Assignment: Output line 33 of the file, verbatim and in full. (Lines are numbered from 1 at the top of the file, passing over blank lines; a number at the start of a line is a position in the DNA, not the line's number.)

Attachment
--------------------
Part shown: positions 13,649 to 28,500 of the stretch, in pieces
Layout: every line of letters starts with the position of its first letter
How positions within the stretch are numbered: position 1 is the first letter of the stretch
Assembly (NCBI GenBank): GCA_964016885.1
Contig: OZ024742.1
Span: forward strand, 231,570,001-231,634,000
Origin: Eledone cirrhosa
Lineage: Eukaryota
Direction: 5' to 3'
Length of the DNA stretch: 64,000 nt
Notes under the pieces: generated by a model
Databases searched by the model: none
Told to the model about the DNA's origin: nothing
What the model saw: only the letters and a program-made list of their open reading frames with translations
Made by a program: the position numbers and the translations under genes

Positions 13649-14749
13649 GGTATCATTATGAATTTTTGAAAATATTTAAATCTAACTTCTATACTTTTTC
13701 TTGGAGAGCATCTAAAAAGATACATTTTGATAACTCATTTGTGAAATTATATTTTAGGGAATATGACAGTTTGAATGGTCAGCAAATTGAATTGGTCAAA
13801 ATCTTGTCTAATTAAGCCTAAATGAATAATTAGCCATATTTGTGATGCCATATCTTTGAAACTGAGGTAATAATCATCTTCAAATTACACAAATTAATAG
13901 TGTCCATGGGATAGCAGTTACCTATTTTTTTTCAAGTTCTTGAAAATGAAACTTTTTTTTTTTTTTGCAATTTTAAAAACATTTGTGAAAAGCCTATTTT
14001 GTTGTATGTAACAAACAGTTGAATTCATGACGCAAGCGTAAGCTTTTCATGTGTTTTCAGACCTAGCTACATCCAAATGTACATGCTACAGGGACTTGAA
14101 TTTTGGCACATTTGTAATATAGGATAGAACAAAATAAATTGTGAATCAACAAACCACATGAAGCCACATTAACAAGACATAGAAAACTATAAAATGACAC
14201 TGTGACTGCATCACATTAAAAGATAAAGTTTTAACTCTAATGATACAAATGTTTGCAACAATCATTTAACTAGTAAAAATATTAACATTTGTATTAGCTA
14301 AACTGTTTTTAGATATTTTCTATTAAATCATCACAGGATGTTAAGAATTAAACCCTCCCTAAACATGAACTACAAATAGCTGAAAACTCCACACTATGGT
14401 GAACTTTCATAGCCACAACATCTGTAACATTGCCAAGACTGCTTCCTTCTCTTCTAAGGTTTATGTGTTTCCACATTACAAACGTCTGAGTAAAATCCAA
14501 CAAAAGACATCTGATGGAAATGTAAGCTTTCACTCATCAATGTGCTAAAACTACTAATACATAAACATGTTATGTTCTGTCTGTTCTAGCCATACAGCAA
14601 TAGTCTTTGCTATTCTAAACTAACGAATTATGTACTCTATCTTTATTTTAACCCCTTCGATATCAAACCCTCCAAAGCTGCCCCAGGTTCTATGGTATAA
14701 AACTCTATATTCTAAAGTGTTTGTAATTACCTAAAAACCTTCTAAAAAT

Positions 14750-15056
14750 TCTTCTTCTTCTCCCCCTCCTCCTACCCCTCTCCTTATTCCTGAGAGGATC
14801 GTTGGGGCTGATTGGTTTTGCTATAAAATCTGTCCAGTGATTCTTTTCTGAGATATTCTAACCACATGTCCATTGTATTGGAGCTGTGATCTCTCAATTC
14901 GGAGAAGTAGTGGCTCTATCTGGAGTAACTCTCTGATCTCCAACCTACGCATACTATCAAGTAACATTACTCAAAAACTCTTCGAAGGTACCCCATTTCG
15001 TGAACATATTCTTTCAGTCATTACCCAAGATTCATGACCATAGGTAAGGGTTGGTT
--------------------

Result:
15001 TGAACATATTCTTTCAGTCATTACCCAAGATTCATGACCATAGGTAAGGGTTGGTT